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Scrutiny
  
Divided they stand
South-South cooperation is in the realm of fantasy
28/06/2007

Post World War II, history of the world was marked by the decimation of political imperialism. Several countries in Asia and Africa that gained independence from the European powers were mired in poverty and destitution. Much needed economic aid and support to them, however, was illusory. The Bretton woods agreement that gave birth to the international financial institutions like the World Bank and the IMF, were forthcoming in charting the economic growth trajectory of the European countries devastated by war. But for the third world, they continued as the imperialist arm of the developed countries.

The South-South cooperation (SSC) that envisioned economic cooperation among the developing countries then emerged as a serious challenge to the North-dominated economic relations. The United Nations created a special unit for SSC in late 1970s and the Non-Aligned Movement established a group of South-South coordination in 1989. The SSC demanded increased cooperation between the newly industrialised countries and higher investment flow among them. The concept was important for several reasons. Firstly, it could help develop the under-developed regions of the world, and secondly, such a model of development lacked the cultural, political and military hegemonic overtures that marked the First world conceptualised ‘Globalisation’. This cooperation among the developing countries has been resented precisely because of these reasons and the undercurrent of opposition to the concept has ensured that such initiatives are not allowed to take off.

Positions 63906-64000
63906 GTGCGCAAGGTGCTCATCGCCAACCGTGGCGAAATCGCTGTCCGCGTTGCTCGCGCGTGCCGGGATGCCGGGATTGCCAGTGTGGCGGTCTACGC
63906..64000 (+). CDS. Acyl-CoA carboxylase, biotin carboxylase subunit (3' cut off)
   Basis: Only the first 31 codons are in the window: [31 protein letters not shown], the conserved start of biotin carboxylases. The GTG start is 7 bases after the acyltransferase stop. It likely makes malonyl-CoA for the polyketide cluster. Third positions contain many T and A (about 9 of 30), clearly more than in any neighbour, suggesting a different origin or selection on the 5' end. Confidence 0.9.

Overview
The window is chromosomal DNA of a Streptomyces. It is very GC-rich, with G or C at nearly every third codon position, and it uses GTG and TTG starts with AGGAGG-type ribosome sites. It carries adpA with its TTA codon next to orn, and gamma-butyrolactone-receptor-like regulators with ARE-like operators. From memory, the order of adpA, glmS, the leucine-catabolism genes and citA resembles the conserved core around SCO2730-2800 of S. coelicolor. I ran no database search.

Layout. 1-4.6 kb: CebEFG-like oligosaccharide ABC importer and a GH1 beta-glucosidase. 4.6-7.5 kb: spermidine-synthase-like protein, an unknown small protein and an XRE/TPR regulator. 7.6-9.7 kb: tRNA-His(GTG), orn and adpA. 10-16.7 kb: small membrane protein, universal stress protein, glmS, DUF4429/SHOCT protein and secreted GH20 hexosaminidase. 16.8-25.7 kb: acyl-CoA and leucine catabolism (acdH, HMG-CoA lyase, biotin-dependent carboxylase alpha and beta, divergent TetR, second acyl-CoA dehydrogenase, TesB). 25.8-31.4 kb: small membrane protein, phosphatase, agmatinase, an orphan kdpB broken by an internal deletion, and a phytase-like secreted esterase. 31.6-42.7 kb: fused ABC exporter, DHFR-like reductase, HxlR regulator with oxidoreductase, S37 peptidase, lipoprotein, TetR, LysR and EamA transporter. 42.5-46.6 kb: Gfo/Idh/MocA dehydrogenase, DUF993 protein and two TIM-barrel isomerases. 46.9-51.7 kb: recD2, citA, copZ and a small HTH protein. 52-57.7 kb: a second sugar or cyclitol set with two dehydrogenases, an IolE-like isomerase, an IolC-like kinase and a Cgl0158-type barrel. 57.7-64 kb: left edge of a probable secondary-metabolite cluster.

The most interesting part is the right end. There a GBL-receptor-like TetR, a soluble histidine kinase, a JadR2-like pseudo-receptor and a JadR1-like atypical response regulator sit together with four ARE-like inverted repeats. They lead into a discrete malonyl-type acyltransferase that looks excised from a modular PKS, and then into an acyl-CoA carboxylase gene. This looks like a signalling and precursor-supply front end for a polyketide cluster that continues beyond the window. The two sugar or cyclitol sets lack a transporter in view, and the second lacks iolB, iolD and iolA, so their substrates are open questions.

During the past decade, the number of transnational investment agreements among the developing countries has increased immensely. The number of bilateral investment treaties among the developing countries has grown from 47 in 1990 to 603 in 2004 (that included 107 countries). Similarly, preferential trade agreements have also increased in intensity among the developing countries (122 countries during 1990s). But if the quantum of investments are compared, they stand nowhere in front of the developed countries. Also, the differences between the financial might of the G-15 and the G-8 have been too glaring to ignore. Even the chinks in the armour of the developing countries have been revealing. For example, Chinese clamour for oil blocks across the globe has most often competed against India, even when both of them are developing countries. SSC has a great potential against oppressive globalisation led by the First World. But for that, developing countries will have to cooperate and not compete against each other.

By:- B&E
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